Film

Apocalypse Vow

Spike Lee, Da 5 Bloods, 2020, DCP, color, sound, 156 minutes. Melvin, Eddie, Paul, Otis, and David (Isiah Whitlock Jr., Norm Lewis, Delroy Lindo, Clarke Peters, and Jonathan Majors).

IN DA 5 BLOODS, history repeats itself not as farce but as tragedy compounded. Financed by and now streaming on Netflix, this fiercely intelligent and emotionally go-for-broke Spike Lee joint overwhelmed my small screen and me as well. Colliding hearts and minds, it arrives as a much-needed exorcism, but I suspect that, like Lee’s most urgent movies—Do the Right Thing (1989), Malcolm X (1992), 25th Hour (2002), BlacKkKlansman (2018), the anomalously tender Crooklyn (1994), the documentaries 4 Little Girls (1997) and When the Levees Broke: A Requiem in Four Acts (2006), and whichever you might argue for—it will grow even stronger over time.

Lee opens with a montage of iconic still and moving images from what, in the 1960s, was dubbed “the war at home and the war abroad.” As the violence builds visually from 1963 to 1975 in newsreel footage from both Vietnam and the US, soundbites from Black leaders mix with Marvin Gaye’s “Inner City Blues,” the first of six cuts from his timeless 1971 album What’s Going On that we hear in the movie.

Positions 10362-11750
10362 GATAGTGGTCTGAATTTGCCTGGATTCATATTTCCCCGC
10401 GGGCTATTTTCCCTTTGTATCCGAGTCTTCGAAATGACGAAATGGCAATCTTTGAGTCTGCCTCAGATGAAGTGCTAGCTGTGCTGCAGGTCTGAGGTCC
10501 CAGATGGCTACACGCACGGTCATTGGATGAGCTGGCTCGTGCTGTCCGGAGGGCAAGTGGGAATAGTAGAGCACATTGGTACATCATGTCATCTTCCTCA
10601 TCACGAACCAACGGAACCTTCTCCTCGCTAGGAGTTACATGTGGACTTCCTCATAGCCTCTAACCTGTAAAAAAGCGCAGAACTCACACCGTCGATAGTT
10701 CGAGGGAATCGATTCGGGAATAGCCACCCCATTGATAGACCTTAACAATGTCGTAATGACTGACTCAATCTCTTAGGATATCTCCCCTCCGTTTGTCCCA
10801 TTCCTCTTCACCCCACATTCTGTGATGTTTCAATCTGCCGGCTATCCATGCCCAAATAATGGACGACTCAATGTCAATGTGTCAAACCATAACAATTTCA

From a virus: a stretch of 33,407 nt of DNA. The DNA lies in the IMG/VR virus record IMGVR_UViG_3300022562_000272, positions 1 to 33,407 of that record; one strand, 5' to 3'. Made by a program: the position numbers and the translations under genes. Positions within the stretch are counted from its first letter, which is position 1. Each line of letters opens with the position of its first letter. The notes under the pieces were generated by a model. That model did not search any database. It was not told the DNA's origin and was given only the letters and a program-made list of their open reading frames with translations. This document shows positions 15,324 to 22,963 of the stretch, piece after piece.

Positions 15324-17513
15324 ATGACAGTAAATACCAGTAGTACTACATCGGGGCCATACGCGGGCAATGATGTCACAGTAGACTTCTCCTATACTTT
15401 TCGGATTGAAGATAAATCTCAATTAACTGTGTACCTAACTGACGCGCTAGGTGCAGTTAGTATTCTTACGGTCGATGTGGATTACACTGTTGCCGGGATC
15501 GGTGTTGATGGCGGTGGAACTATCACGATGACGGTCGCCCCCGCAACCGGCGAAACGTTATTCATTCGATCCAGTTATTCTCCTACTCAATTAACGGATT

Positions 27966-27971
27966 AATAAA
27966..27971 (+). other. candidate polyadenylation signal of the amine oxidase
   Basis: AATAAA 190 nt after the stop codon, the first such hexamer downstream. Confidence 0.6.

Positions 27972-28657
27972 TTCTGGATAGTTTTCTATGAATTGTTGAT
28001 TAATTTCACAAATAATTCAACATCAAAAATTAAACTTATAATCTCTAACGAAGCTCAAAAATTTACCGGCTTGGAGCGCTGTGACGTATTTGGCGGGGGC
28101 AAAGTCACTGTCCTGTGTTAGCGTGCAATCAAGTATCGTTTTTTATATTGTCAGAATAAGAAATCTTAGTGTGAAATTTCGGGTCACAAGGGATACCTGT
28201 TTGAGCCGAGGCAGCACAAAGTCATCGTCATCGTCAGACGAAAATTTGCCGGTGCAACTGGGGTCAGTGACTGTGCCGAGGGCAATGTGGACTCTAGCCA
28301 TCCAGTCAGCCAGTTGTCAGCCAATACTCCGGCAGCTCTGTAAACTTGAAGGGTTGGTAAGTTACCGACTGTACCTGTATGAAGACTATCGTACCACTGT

Malcolm X: “When you take twenty million Black people and make them fight all your wars and pick all your cotton and you don’t give them any real recompense, sooner or later their allegiance towards you is going to wear thin.”

Kwame Ture (formerly Stokely Carmichael): “America has declared war on Black people.”

Angela Davis: “If the link-up is not made between what’s happening in Vietnam and here, we may very well face a period of full-blown fascism very soon.”

We hear Black Panther Party cofounder Bobby Seale reference the high numbers of Black people who served in the Civil War and World War II, and how the promise of freedom is broken again and again: “Now here we go with the Vietnam War, and we still ain’t getting nothing but racist police brutality.”

Spike Lee, Da 5 Bloods, 2020, DCP, color, sound, 156 minutes. Norman (Chadwick Boseman).